King's College has been coming under intense media scrutiny after a student death, which comes on top of three others at the elite school.
Perhaps it is only natural that the death of a young person in tragic circumstances warrants such media attention. Then consider this - in the past year, 13 young people have died in the town of Kawerau. How many of us knew that?
The media interest surrounding King's College is, of course, inevitable.
King's is a privileged school and the parents of the children who attend it are often high-profile New Zealanders.
When the Prime Minister is a parent, media coverage is unavoidable.
However, I believe the media are missing the point. A large majority of the articles I have read covering this tragic event have focused on name-dropping, on emphasising the King's connection and the supposed school "culture". Instead, we should be looking at the larger issues.
Thirteen deaths in Kawerau last year occurred through unnatural circumstances - 10 more than at King's. Surely this should have alerted us to the fact that this is a national issue, not limited to one school.
It should have, except for the fact that the media have been abnormally quiet.
The Bay of Plenty District Health Board said most of the dead were males aged from 16 to 21, similar ages to the King's deceased.
So where is the coverage? There isn't the same high profile, that's certain, but is that an excuse for ignoring the issues surrounding the Kawerau deaths? I don't think so, and I am ashamed to think that we live in a society where wealth and privilege also mean more interest and attention.
It seems that the difference lies in the fact that Kawerau is a small town, struggling with the effects of the recession as well as many other issues. Perhaps this is the problem. Instead of these deaths standing out as the tragedies that they truly are, people have pushed them into the same box as all the others - someone else's problem.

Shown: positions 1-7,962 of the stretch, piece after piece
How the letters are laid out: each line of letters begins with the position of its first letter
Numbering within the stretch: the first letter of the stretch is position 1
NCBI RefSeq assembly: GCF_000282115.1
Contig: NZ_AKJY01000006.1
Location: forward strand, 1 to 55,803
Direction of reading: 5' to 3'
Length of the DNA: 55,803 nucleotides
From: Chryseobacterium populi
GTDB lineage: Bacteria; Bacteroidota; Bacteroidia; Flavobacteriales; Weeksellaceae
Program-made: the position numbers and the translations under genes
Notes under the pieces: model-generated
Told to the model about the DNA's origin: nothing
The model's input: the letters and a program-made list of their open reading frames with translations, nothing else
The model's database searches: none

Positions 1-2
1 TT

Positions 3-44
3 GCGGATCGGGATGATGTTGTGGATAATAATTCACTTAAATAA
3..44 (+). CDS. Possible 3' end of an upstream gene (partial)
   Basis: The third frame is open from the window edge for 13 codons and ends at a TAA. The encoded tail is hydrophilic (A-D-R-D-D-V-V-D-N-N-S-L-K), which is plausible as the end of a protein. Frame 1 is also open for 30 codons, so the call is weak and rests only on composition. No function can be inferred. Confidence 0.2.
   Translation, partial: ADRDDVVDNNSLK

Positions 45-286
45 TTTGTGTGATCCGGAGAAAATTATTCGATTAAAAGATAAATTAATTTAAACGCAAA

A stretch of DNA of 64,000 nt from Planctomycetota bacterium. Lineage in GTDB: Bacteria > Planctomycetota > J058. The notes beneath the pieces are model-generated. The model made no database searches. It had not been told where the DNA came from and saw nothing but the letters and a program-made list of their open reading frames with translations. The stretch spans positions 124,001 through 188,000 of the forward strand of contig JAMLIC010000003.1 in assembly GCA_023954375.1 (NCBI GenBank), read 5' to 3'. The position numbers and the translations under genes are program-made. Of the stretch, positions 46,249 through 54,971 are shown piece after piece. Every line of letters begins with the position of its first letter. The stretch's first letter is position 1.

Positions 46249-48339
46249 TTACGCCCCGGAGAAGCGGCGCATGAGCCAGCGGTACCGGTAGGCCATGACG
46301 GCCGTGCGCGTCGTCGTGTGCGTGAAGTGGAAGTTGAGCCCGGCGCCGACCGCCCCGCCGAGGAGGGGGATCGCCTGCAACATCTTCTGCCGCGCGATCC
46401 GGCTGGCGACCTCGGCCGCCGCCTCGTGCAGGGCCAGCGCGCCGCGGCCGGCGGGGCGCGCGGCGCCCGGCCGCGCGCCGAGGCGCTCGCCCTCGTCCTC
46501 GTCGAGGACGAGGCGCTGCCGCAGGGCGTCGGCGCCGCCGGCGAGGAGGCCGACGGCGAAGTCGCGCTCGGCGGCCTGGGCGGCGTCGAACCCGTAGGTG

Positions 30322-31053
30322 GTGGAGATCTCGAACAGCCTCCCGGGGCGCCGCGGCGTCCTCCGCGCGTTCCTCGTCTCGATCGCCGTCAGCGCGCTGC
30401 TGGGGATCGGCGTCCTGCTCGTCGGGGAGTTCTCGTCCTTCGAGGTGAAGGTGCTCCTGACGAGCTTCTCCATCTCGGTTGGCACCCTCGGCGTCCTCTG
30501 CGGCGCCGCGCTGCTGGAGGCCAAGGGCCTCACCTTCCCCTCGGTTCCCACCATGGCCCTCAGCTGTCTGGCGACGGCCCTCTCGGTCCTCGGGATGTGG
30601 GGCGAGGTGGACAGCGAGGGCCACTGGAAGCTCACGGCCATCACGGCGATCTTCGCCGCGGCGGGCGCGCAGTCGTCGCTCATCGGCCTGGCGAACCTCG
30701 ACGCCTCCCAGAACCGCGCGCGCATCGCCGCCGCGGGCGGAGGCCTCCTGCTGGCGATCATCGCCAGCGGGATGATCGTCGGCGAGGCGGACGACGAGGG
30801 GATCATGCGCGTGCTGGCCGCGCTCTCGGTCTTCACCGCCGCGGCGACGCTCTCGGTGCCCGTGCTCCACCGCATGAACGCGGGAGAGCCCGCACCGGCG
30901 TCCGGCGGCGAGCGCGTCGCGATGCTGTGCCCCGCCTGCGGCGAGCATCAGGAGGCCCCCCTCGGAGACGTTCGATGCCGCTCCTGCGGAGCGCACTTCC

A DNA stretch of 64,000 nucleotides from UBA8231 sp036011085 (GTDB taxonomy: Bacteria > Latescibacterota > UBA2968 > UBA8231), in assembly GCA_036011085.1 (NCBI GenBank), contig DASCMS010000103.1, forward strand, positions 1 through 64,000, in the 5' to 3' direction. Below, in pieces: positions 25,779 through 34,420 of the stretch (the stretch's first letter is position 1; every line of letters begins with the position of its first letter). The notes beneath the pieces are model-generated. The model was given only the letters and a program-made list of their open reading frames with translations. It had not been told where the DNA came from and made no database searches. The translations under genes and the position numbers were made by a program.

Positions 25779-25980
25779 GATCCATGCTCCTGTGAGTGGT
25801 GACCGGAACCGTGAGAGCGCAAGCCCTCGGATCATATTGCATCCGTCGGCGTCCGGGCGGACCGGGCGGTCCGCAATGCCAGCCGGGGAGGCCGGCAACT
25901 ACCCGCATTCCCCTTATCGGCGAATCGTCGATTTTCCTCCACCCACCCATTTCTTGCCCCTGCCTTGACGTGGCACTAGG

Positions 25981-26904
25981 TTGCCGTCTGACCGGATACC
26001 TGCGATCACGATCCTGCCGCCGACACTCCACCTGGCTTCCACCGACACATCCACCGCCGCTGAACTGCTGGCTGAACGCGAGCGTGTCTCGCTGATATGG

This is, however, as a spokeswoman for the Bay of Plenty District Health Board said, a horror story, tragically affecting people's lives.
Michelle Elliott of Kawerau buried her 17-year-old son in October and last month was hit by the death of a nephew. With other residents, she has been sent reeling, and said: "There was nobody to help families. There's a need in this town."
Yet it would be unfair to ignore the efforts that are being made to change the situation. Behind the scenes the health, justice, social development and education ministries have set up a joint taskforce to tackle youth suicide.
Called the Core Clinical Committee, it aims to be a one-stop shop for parents and youths in need, said head Kevan McConnell. Last month, Kawerau local Danielle Hayes, winner of New Zealand's Next Top Model, drew attention to the deaths. Many of the victims were friends of hers. This has helped the situation, but it is not enough.
So yes, more help and awareness is needed in places like Kawerau. But the overt interest the media has in King's College is not fair either.
The attention the school has received portrays it in a way that is both disrespectful to those who have lost their lives and unfair to those who attend the school now.
Instead of blaming it on the perceived culture of the school, we should be looking at our national culture. Of course there are issues, but that does not mean every student who attends King's College should receive the same label.
The media need to have a long hard look at themselves and honestly judge whether the coverage of the deaths at King's College has been because of the tragic losses, or because of where they occurred.
It is critical we realise this is a nationwide issue, not limited to one section of society, and people need to stand up and do something not only in places of privilege, but all over the country. Kawerau deserves our attention, and people in positions of power need to realise this before it is too late.
No more young lives should be lost due to circumstances that, by and large, are under our control. Regardless of where these people live or go to school, something needs to change, and it needs to change nationwide.
Phoebe Clifford, Year 11, St Cuthbert's College